In the initial suit filed in 1997, Secaucus claimed that the Hudson County Board of Taxation overlooked large tracts of real estate in Jersey City and other towns when calculating county taxes for Jersey City and other municipalities, since the tax rate is based partially on how much taxable land is in each city. By not reporting taxable property achieved though PILOT incentives, Secaucus tax attorney Peter Zipp claimed, Jersey City not only receives the cash payment, but pays a reduced percentage of taxes to the county. Thus, other towns like Secaucus find themselves paying a higher percentage of the overall county taxes. Secaucus said the omission unfairly raised taxes for Secaucus residents. The town sought to have the county amend its tax tables to include the money Jersey City got as PILOTs. Secaucus asked that the court review and revise the final equalization table for Hudson County for 1997 and include those PILOT payments to Jersey City in the total taxable property amount. But Babineau, the attorney fighting the case on behalf of Jersey City, sees it differently. "[Secaucus] never contested there was anything wrong with the reporting," he said. "They're objecting to the certification by the tax assessor rather than the city government. There's no question of the truthfulness or accuracy [of the assessor]. They're looking for some alleged technical violation." Although Secaucus won the initial case against the county in 1998 to have the county's tables reflect PILOTs, the judge ruled that Secaucus would have to sue each project separately to have that done. Zipp said this was the first of a series of suits to force Tropicana and other property owners with similar payments to pay county taxes. While waiting the six months for the preliminary hearing, Zipp said the town will be seeking to file suits against other PILOTs Bayonne, North Bergen join the party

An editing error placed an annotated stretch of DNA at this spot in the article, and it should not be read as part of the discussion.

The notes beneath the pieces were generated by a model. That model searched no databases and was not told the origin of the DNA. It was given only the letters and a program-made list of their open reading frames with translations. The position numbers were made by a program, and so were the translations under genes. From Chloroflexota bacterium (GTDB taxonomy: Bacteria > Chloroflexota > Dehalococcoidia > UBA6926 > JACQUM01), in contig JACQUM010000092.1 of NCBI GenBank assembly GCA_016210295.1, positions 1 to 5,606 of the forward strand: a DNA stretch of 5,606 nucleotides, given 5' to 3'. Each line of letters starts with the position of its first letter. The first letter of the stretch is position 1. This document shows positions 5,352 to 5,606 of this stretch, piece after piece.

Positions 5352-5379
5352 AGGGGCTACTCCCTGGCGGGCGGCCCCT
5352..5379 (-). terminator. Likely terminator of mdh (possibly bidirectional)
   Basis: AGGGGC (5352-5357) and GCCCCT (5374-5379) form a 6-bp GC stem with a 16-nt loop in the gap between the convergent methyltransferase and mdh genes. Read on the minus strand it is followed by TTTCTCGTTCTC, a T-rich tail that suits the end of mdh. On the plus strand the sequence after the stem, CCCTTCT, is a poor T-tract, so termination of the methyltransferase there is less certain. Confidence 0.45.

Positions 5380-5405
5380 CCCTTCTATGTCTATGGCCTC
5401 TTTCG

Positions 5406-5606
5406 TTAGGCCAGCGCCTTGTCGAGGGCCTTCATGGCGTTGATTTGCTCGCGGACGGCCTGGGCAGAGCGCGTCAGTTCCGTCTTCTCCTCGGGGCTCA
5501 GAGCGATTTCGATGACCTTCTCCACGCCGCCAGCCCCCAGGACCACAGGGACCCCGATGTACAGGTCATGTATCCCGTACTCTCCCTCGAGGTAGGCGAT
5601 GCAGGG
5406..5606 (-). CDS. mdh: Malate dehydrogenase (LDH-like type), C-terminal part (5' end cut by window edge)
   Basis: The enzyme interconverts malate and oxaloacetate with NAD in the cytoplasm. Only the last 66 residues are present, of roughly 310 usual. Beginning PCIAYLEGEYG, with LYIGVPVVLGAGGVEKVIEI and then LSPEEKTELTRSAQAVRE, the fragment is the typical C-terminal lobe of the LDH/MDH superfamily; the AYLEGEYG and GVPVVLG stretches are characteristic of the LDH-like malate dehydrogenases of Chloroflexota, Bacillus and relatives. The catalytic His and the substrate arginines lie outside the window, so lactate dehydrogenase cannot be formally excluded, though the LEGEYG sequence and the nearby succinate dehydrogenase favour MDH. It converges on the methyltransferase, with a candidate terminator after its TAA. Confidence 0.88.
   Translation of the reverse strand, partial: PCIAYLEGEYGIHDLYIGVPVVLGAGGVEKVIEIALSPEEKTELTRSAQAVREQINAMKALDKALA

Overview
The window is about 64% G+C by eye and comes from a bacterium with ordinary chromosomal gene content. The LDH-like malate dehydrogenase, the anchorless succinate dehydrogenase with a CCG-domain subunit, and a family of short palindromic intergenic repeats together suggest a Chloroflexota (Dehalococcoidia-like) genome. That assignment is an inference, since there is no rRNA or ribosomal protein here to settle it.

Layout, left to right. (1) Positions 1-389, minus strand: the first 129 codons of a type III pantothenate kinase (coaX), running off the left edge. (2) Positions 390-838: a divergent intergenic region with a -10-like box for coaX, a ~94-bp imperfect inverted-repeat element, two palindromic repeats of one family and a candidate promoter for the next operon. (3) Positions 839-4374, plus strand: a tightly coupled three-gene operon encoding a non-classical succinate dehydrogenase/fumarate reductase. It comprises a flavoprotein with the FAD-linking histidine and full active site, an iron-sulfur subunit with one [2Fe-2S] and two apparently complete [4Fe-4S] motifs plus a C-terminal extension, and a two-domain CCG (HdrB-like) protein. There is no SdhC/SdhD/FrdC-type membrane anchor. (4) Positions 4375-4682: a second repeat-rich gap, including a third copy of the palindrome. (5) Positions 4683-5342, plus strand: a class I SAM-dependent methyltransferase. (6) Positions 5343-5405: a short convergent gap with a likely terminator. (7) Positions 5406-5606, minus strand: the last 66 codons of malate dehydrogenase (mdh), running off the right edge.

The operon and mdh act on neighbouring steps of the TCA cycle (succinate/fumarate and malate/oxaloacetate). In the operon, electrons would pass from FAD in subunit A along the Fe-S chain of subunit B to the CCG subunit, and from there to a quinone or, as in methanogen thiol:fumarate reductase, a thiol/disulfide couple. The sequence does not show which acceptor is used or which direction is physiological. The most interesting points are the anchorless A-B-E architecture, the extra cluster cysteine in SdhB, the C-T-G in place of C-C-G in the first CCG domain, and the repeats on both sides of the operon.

Secaucus has asked other communities to join in the suit. North Bergen and Bayonne have agreed to join in a suit involving taxes paid in the year 2000. Zipp said just about the entire waterfront was under abatement and most of these were being challenged in a series of suits. "Some are smaller than Tropicana's, some are larger," Zipp said. "But basically the others are along the Jersey City waterfront." TPI applied for the pilot in March 1989 for a 42-acre plot of land location in the Greenville Industrial Redevelopment area that Jersey City had previously designated as blighted. The 245,000 square foot facility agreed to pay $878,680 a year as opposed to the taxes that would have been $1,330,865. Secaucus Mayor Dennis Elwell said he could not comment of the specifics because it was an ongoing case, but said he believed the concept of Jersey City PILOTs violated the spirit of the law by not sharing the wealth with schools and county. "I was a councilman when this suit was filed, but I supported it and still support it," Elwell said. "I believe the practice unfairly affects the amount of money Secaucus taxpayers have to pay to county government." Said Babineau, "[Secaucus] is living in a dream world. These towns would have not turned around without abatements." Gallagher suggested that if Secaucus wants to see a greater portion of money coming to them from Jersey City, they should appeal to the state legislature. And even if Secaucus wins, Gallagher doesn't see them getting any money. The way he views it, if a ruling does come down, Jersey City will amend the necessary formulas, but it will not result in Secaucus getting a greater share from Jersey City. Unless a settlement is reached, which does not appear likely, the fight may become time-consuming and costly for both municipalities